He was looking through an archive of pulsar observations. Pulsars, of course, are newly formed neutron stars, the remnants left over from supernova explosions. They spin rapidly, blasting out twin beams of radiation. Some can spin hundreds of times a second, so precisely you could set your watch to them.
In this data, Lorimer made a “that’s funny” observation, when he noticed one blast of radio waves that squealed for 5 milliseconds and then it was gone. It didn’t match any other observation or prediction of what should be out there, so astronomers set out to find more of them.
Over the last 10 years, astronomers have found about 25 more examples of Fast Radio Bursts. Each one only lasts a few milliseconds, and then fades away forever. A one time event that can appear anywhere in the sky and only last for a couple milliseconds and never repeats is not an astronomer’s favorite target of study.
Actually, one FRB has been found to repeat, maybe.
The question, of course, is “what are they?”. And the answer, right now is, “astronomers have no idea.”
In fact, until very recently, astronomers weren’t ever certain they were coming from space at all. We’re surrounded by radio signals all the time, so a terrestrial source of fast radio bursts seems totally logical.
Then they sifted through 1,000 terabytes of data and found just 3 fast radio bursts. Three.
Since MOST is farsighted and can’t perceive any radio signals closer than 10,000 km away, the signals had to be coming outside planet Earth. They were “extraterrestrial” in origin.
Right now, fast radio bursts are infuriating to astronomers. They don’t seem to match up with any other events we can see. They’re not the afterglow of a supernova, or tied in some way to gamma ray bursts.
In order to really figure out what’s going on, astronomers need new tools, and there’s a perfect instrument coming. Astronomers are building a new telescope called the Canadian Hydrogen Intensity Mapping Experiment (or CHIME), which is under construction near the town of Penticton in my own British Columbia.
It looks like a bunch of snowboard halfpipes, and its job will be to search for hydrogen emission from distant galaxies. It’ll help us understand how the Universe was expanding between 7 and 11 billion years ago, and create a 3-dimensional map of the early cosmos.
In addition to this, it’s going to be able to detect hundreds of fast radio bursts, maybe even a dozen a day, finally giving astronomers vast pools of signals to study.
What are they? Astronomers have no idea. Seriously, if you’ve got a good suggestion, they’d be glad to hear it.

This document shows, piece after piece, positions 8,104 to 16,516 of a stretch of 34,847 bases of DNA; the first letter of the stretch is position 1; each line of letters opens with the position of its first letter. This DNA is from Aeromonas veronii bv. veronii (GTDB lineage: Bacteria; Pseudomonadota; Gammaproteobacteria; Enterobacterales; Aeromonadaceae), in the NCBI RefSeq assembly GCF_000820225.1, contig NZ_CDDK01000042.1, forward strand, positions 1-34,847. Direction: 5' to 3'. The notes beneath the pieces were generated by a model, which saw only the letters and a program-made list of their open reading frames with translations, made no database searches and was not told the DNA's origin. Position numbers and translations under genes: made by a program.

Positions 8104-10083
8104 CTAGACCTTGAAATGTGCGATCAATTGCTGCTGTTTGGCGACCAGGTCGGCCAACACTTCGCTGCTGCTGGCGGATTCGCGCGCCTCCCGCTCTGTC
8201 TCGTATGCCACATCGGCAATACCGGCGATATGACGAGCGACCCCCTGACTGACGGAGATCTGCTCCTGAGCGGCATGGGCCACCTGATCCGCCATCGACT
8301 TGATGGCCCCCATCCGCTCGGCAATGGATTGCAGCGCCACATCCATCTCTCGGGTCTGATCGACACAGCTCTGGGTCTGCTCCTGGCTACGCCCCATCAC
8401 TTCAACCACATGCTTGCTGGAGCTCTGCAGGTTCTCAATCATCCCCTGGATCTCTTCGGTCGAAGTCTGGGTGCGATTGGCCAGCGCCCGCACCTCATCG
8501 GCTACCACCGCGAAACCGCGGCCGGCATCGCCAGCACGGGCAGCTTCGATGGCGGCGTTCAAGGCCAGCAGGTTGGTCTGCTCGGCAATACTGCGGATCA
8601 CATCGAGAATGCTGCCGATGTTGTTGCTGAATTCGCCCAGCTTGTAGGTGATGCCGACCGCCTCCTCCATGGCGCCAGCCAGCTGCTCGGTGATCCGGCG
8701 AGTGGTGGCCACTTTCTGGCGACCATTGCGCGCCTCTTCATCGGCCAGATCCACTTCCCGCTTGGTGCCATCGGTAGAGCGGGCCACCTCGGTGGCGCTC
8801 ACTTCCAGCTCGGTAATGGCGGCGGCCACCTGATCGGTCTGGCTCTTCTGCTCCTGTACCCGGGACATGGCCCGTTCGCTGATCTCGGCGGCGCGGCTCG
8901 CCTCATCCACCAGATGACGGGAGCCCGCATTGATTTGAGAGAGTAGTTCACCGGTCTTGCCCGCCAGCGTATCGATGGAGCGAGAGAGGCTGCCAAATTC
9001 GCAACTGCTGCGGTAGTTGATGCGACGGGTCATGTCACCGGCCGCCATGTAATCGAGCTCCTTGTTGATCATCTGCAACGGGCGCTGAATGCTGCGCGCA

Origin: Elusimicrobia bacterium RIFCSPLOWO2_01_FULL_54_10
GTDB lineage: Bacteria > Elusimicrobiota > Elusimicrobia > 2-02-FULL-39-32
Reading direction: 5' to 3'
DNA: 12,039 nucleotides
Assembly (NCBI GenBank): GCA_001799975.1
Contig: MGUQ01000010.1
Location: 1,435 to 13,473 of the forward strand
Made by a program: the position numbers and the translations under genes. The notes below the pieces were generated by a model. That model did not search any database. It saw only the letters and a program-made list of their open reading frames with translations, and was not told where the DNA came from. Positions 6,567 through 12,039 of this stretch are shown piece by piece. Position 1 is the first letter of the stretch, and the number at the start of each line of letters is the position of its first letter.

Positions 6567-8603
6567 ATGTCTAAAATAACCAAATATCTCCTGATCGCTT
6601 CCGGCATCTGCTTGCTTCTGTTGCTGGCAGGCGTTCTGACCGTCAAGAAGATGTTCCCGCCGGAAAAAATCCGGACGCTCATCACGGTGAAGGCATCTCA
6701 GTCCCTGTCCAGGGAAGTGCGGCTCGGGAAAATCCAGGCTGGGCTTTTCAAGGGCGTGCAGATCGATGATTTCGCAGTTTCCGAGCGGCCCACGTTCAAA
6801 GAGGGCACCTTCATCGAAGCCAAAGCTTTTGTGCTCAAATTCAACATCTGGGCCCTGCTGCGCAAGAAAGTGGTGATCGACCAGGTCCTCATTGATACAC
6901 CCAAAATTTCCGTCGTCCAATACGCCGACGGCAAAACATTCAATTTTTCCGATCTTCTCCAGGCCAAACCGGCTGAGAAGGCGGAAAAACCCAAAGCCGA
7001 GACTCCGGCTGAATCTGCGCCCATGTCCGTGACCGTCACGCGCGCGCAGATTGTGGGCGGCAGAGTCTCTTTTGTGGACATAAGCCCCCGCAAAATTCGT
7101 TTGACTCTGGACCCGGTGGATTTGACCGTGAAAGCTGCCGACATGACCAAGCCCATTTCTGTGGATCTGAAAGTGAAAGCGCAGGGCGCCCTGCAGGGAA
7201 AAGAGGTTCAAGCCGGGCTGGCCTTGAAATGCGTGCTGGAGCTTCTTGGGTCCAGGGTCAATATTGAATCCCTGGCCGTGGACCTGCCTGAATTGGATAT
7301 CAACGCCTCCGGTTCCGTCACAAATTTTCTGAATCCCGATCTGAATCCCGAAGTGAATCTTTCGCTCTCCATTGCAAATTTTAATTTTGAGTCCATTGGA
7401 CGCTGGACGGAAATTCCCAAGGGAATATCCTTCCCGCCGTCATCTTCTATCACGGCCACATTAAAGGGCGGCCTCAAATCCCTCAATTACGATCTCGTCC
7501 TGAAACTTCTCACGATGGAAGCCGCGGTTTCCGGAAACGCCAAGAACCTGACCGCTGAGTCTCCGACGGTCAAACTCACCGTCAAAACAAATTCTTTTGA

In these kinds of situations, astronomers generally assume they’re caused by exploding stars in some way. Young stars or old stars, or maybe stars colliding. But so far, none of the theoretical models match the observations.
Another idea is black holes, of course. Specifically, supermassive black holes at the hearts of distant galaxies. From time to time, a random star, planet, or blob of gas falls into the black hole. This matter piles upon the black hole’s event horizon, heats up, screams for a moment, and disappears without a trace. Not a full on quasar that shines for thousands of years, but a quick snack.
The next idea comes with the only repeating fast radio burst that’s ever been found. Astronomers looked through the data archive of the Arecibo Observatory in Puerto Rico and found a signal that had repeated at least 10 times in a year, sometimes less than a minute apart.
Since the quick blast of radiation is repeating, this rules out a one-time collision between exotic objects like neutron stars. Instead, there could be a new class of magnetars (which are already a new class of neutron stars), that can release these occasional shrieks of radio.
Or maybe this repeating object is totally different from the single events that have been discovered so far.
Here’s my favorite idea. And honestly, the one that’s the least realistic. What I’m about to say is almost certainly not what’s going on. And yet, it can’t be ruled out, and that’s good enough for my fertile imagination.
Avi Loeb and Manasvi Lingam at Harvard University said the following about FRBs:
“Fast radio bursts are exceedingly bright given their short duration and origin at distances, and we haven’t identified a possible natural source with any confidence. An artificial origin is worth contemplating and checking.”
Artificial origin. So. Aliens. Nice.
Loeb and Lingam calculated how difficult it would be to send a signal that strong, that far across the Universe. They found that you’d need to build a solar array with twice the surface area of Earth to power the radio wave transmitter.
And what would you do with a transmission of radio or microwaves that strong? You’d use it to power a spacecraft, of course. What we’re seeing here on Earth is just the momentary flash as a propulsion beam sweeps past the Solar System like a lighthouse.
But in reality, this huge solar array would be firing out a constant beam of radiation that would propel a massive starship to tremendous speeds. Like the Breakthrough Starshot spacecraft, but for million tonne spaceships.
In other words, we could be witnessing alien transportation systems, pushing spacecraft with beams of energy to other worlds.
And I know that’s probably not what’s happening. It’s not aliens. It’s never aliens. But in my mind, that’s what I’m imagining.
So, kick back and enjoy the ride. Join us as we watch astronomers struggle to understand what fast radio bursts are. As they invalidate theories, and slowly unlock one of the most thrilling mysteries in modern astronomy. And as soon as they figure it out, I’ll let you know all about it.
What do you think? Which explanation for fast radio bursts seems the most logical to you? I’d love to hear your thoughts and wild speculation in the comments.